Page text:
Started in 2005, right after the victory of the ultra-conservative new elected president Mahmud Ahmadinejad, this is the first photo project of my career. Until 2009, the year of the 30th anniversary of the Khomeinist revolution, I visited Iran over ten times. Unfortunately, at that point, the Iranian government decided that I wasn’t welcome anymore in the country: I was accused of espionage.
With each day passing, my perception of this country moved further away from the negative and stereotypical idea often represents by the western media. Therefore, I decided to renew my gaze and observe from different perspectives and points of view: anthropological, social, and aesthetic. For this, I used a panoramic camera, a tool entirely new to me.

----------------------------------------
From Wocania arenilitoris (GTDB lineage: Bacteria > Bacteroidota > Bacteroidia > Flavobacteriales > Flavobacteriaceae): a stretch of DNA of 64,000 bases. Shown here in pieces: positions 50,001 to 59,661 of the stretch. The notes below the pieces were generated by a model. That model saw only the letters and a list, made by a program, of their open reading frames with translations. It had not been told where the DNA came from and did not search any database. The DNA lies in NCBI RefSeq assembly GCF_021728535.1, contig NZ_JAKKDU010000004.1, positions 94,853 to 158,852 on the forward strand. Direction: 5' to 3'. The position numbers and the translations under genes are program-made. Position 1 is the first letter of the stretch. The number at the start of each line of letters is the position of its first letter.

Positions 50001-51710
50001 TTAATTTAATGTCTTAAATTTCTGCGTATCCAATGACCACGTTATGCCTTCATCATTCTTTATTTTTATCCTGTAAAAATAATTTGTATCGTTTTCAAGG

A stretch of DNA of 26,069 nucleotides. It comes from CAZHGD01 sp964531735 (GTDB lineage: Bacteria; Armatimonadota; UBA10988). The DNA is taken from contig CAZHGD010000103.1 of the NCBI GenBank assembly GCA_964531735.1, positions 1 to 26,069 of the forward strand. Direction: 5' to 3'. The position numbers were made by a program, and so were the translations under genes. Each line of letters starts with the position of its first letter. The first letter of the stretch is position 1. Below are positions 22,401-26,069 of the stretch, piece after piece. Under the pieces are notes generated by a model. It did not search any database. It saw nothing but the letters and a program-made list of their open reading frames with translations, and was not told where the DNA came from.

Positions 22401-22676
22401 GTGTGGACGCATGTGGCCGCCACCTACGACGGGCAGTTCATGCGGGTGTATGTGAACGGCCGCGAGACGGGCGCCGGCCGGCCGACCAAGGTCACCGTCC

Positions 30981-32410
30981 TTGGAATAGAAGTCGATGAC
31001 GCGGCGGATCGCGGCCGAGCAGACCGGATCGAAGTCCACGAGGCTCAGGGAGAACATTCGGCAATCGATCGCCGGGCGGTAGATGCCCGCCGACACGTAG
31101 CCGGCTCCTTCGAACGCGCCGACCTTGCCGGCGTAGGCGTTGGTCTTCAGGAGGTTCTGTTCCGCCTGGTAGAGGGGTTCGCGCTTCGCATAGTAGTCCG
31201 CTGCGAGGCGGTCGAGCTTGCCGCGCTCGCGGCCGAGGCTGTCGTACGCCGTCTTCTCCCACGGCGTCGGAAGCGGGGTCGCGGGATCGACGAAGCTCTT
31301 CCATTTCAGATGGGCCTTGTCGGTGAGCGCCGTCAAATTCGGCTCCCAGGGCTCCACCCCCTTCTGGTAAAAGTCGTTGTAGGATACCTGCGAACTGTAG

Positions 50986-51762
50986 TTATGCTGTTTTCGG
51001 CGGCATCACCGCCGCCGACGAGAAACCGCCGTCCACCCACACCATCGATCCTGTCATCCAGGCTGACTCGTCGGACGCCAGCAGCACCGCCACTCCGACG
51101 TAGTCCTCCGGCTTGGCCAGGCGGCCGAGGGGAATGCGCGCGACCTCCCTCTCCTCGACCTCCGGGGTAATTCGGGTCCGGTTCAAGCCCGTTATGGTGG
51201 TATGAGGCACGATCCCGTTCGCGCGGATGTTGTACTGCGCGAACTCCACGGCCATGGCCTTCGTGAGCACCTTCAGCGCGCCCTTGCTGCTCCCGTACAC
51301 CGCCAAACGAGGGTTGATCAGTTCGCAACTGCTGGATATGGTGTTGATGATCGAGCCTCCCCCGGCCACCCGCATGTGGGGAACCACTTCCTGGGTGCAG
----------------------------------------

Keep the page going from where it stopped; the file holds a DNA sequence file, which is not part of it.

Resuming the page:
I traveled throughout the country to capture daily stories of this complex and variegated society to offer a vision that includes the regime’s rhetoric without forgetting the Iranians’ sentiments and deep frustrations.
Iran is not fundamentalism and propaganda only, but a multifaceted and welcoming nation populated by many ethnic groups and minorities opposed and oppressed by the theocratic regime. People claim their rights and recognize the limits of their current society despite often remaining victims of it, like the young people who look at the West as a model for inspiration.